In 2010, when South Africa hosted the football World Cup, a Tswanian phrase, Ke Nako (“It’s Time”), reverberated across the world like the cacophony of a million vuvuzelas, announcing that Africa’s moment had come. Over the past decade, Africa’s real GDP grew by 4.7% a year, on average—twice the pace of its growth in the 1980s and 1990s. The surge cut across nations and sectors. The continent is among the fastest-expanding economic regions today. In fact, Africa and Asia (excluding Japan) were the only continents that grew during the recent global recession.
Africa’s four most advanced economies—Egypt, Morocco, South Africa, and Tunisia—have well-developed manufacturing and service industries. They have relatively high per capita incomes and more stable GDP growth than most of the other economies, despite the political risks that have come to the fore in North Africa.
The continent was home to more than 1bn consumers in 2010 and this figure is projected to reach 1.3bn by 2030. Consumer expenditure is also mushrooming: it was worth $600bn in 2010, representing 8% of consumer spending in the emerging markets. It will be worth as much as $1 trillion by 2020.
Important shifts are happening in the manufacturing sector, reflecting transforming global consumer technology manufacturing trends, which have caught the world’s attention. China’s exports of technology-based goods to the continent have burgeoned. Between 1995 and 2008, exports rose by 23% per year. Export levels reached $60bn overall in 2012, with electronics accounting for around 18% of this. Between 2002 and 2010, the growth of Japan’s exports to Africa increased 28% to reach $12bn. Consumer electronics make up a sizeable proportion of growth in this market. Companies such as Sony, Casio, Sharp and Fuji are all doing well in the African market and their ambitions are strong.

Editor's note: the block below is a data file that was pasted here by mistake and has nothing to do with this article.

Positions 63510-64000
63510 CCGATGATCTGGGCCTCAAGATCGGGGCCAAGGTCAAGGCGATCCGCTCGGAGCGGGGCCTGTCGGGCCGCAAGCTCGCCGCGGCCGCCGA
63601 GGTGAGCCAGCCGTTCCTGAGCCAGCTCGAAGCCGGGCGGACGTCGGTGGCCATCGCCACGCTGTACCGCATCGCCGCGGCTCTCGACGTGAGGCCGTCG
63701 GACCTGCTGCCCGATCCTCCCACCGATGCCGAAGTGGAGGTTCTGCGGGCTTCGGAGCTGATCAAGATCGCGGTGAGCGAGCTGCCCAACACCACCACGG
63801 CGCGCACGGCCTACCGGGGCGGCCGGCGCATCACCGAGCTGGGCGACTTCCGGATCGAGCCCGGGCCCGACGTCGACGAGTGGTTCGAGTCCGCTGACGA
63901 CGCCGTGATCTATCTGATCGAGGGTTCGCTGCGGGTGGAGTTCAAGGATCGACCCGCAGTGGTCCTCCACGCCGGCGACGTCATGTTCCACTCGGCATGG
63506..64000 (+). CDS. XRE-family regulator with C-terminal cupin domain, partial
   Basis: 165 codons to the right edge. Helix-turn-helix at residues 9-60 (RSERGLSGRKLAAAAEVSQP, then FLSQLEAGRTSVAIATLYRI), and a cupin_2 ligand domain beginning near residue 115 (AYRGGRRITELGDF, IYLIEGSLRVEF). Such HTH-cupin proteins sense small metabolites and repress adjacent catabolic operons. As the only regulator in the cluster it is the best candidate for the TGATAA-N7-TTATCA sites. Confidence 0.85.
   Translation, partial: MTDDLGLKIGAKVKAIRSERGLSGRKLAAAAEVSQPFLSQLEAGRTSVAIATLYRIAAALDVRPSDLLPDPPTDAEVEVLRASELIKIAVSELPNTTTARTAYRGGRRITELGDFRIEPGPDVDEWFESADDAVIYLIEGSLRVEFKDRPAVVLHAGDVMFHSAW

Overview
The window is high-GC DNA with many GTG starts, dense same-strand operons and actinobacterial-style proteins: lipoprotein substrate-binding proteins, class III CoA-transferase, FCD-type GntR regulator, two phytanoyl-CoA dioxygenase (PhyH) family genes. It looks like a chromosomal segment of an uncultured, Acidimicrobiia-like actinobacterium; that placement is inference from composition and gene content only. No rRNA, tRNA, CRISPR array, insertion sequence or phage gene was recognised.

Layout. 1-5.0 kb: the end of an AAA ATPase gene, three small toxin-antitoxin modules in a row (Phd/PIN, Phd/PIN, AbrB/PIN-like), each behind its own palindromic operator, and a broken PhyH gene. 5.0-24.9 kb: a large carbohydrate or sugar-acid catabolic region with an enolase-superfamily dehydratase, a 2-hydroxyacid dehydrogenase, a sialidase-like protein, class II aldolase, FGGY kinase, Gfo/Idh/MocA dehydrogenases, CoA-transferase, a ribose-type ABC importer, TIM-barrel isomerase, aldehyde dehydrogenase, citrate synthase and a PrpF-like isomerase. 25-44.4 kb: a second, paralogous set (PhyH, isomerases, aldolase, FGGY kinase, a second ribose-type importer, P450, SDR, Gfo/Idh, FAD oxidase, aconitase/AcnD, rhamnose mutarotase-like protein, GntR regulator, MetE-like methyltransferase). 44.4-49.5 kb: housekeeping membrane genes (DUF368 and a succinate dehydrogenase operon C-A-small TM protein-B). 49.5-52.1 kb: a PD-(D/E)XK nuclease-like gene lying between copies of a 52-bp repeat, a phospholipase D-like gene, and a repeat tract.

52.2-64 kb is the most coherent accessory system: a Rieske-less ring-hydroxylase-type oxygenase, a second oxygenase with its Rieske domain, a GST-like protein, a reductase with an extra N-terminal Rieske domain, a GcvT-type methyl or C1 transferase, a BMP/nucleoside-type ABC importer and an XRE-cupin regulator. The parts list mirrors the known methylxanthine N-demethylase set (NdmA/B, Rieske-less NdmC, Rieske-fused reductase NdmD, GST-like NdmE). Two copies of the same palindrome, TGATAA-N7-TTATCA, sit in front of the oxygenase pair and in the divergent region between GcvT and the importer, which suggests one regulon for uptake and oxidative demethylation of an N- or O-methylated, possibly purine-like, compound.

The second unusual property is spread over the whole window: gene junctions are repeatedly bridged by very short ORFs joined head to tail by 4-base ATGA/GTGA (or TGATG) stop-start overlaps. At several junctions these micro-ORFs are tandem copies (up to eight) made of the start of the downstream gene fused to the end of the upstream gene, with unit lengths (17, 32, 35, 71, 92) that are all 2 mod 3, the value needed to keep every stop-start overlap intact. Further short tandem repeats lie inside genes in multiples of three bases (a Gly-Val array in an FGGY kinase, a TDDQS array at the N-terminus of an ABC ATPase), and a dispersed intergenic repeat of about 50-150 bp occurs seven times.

In many ways Africa holds the same potential that China did 20 years ago. Demand is growing, and foreign direct investment has soared: from $9.4 billion in 2000 to $46.4 billion in 2009. Just as investing in China embodies some political risk, so too does doing business in Africa. Talk to Dino Zavagno at Gladstone Morgan to discuss investing opportunities in this burgeoning region at email@example.com
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